What is a Veneer?
A veneer is a thin layer of porcelain made to fit over the front surface of a tooth, like a false fingernail fits over a nail. Sometimes a natural-color ‘composite’ material is used instead of porcelain.
When would I need a Veneer?
Veneers can improve the colour, shape and position of your teeth. A precise shade of porcelain can be chosen to give the right colour to improve a single discoloured tooth or to lighten your front teeth. A veneer can make a chipped tooth look whole again. The porcelain covers the whole of the front of the tooth, with a thicker section replacing the broken part. Veneers can also be used to close small gaps, when orthodontics (braces) are not suitable. If one tooth is slightly out of position, a veneer can sometimes be fitted to bring it into line with the others.
What are the advantages of Veneers?
Veneers make teeth look natural and healthy. Because they are very thin and are held in place by a special, strong adhesive, very little preparation of the tooth is needed. Some types of veneers don’t need any preparation at all.
How are teeth prepared for a Veneer?
Some of the shiny, outer enamel surface of the tooth may be removed, to make sure that the veneer can be bonded permanently in place later. The amount of enamel removed is tiny and will be the same as the thickness of the veneer to be fitted, so that the tooth stays the same size. A local anaesthetic (injection) may be used to make sure that there is no discomfort, but often this is not needed. Once the tooth has been prepared, the dental team will take an ‘impression’ (mould). This will be given to the dental technician, along with any other information needed to make the veneer. The colour of the surrounding teeth is matched on a shade guide to make sure that the veneer will look entirely natural.
Porcelain veneers are thin pieces of porcelain used to recreate the natural look of teeth, while also providing strength and resilience comparable to natural tooth enamel. It is often the material of choice for those looking to make slight position alterations, or to change tooth shape, size, and/or color.
Communication with your dentist about what you want corrected is critical for a successful result. Spend time clearly identifying what cosmetic improvements you want to accomplish.
You’ll often hear people say that celebrities have veneers and this may seem like the best way to replicate picture-perfect teeth, but each mouth is different and veneers need to be carefully researched.
Your dentist will most likely begin with a smile analysis to determine what steps are necessary to achieve the smile you desire. In addition, your dentist may create a diagnostic mock-up that will allow you to “try on” veneers and other procedures to see if the final result is actually what you’re looking for.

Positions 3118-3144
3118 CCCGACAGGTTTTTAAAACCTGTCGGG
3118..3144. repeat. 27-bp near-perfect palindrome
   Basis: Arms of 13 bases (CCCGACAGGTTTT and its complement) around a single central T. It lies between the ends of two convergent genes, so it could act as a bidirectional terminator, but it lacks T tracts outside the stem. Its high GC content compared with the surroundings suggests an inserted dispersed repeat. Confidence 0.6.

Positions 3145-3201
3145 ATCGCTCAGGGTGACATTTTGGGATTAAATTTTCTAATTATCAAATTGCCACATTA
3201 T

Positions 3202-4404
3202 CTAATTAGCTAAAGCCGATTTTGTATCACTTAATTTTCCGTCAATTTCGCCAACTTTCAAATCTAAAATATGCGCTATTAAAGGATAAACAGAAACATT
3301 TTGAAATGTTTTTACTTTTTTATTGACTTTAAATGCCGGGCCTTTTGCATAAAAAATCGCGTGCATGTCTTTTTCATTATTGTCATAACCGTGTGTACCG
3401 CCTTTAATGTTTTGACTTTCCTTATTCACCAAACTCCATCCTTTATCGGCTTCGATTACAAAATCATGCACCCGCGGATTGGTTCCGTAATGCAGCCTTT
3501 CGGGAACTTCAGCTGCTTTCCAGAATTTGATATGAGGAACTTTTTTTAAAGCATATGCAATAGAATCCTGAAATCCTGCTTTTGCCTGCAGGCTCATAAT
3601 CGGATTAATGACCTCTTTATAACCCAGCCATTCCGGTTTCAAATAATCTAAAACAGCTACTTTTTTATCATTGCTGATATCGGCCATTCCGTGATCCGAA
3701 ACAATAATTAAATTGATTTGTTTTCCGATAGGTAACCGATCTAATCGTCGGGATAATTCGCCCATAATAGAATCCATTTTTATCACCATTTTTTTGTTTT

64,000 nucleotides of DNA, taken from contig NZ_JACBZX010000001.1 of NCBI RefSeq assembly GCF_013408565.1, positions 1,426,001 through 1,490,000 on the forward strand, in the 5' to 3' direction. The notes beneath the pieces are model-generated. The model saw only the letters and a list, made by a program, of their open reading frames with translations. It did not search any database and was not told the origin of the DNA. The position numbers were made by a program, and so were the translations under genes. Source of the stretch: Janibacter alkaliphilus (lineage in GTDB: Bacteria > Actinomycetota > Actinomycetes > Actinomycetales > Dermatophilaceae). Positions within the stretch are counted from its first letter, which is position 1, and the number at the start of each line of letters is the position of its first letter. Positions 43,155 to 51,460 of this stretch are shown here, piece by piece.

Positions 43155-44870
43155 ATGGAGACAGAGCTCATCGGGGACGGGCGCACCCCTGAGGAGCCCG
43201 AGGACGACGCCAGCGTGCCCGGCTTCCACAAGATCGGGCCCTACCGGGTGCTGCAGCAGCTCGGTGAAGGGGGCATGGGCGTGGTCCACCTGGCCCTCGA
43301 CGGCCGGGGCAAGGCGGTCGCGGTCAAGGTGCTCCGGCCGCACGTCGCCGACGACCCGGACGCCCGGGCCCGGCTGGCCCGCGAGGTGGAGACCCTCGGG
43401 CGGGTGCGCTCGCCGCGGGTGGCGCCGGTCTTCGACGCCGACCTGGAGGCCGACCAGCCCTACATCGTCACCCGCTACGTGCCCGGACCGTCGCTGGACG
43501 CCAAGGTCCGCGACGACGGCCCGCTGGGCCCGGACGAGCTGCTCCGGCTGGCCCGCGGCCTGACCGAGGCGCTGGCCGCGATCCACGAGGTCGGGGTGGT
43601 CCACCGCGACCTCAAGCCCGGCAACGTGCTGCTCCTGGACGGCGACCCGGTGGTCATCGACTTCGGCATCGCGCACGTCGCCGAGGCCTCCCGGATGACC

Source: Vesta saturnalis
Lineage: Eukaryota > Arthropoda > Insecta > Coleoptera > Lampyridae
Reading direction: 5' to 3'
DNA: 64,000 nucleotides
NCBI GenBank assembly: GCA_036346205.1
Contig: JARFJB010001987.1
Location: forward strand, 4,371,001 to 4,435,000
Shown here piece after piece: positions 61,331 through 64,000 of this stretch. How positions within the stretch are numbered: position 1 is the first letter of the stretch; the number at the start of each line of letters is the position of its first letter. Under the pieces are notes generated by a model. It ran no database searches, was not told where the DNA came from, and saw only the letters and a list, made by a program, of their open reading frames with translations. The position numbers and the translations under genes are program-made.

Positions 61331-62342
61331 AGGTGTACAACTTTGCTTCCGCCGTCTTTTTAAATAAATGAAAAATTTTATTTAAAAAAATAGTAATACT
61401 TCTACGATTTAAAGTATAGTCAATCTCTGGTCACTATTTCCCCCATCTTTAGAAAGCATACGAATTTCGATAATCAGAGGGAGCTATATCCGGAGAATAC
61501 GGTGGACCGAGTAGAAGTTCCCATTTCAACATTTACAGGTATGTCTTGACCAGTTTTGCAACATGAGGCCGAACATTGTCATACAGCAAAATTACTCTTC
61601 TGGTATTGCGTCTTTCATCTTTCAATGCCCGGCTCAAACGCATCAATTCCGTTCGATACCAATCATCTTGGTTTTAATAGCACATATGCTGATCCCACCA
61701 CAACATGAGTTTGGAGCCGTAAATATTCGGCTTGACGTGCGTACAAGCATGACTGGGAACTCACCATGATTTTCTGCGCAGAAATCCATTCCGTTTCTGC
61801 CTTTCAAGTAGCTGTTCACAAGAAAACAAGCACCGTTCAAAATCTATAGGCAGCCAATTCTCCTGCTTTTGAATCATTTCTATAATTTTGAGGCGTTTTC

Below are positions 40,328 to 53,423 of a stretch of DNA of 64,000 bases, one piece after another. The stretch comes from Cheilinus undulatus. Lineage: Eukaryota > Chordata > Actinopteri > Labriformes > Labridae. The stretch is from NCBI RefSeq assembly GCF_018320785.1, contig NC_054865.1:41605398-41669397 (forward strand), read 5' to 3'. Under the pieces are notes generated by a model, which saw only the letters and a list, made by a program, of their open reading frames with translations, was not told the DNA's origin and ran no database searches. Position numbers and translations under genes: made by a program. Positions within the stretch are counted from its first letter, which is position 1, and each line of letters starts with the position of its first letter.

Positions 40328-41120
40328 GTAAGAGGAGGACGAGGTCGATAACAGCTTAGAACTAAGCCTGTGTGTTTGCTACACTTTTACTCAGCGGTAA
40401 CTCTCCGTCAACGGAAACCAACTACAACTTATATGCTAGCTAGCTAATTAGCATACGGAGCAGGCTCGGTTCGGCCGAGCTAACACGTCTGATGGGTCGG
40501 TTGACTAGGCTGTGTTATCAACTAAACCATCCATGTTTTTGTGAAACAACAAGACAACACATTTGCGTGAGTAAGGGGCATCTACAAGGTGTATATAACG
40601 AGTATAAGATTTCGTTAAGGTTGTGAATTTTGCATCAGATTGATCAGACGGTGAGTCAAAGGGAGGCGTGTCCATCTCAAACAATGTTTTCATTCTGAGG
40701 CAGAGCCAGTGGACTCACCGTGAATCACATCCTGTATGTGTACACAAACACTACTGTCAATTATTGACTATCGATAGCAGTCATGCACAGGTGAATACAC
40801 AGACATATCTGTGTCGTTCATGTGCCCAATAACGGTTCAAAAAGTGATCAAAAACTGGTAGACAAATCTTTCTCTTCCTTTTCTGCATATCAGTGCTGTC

Your dentist may also show you a photo of how your new smile will look. This is called cosmetic imaging.
Deciding that porcelain veneers will create the look you want is only one step in the process. There is much more to learn before proceeding further.
THE HOWS AND WHYS OF PORCELAIN VENEERS
Porcelain laminate veneers consist of a compilation of several thin ceramic layers which replace original tooth enamel, and an adhesive layer. To apply a veneer, a very small amount of the original tooth enamel must be removed, usually less than a millimeter. This is essential as it creates room for the porcelain veneer to fit within the mouth and most accurately restore natural tooth function while creating an even better appearance than the original tooth.
The bond between original tooth and porcelain veneer is critical as it not only provides the esthetic perfection desired, but also a strong bond which is essential for correct veneer function. Light-sensitive resin is placed between the original tooth and the veneer and then hardened using a special curing light.
Porcelain veneers are a very successful option in many situations where the original tooth has developed poor color, shape, and contours. It is also a good choice for fractured teeth, gaps between teeth, and in some situations where the tooth position is compromised and there are minor bite-related problems. For some people, superficial stains do not respond well to tooth whitening or bleaching. In these situations, a porcelain veneer may be the best option.
MINIMAL PREP OR “NO-PREP” VENEERS
Some patients are looking for an alternative to traditional dental veneers or bonding, but be aware that this treatment option is not appropriate for everyone.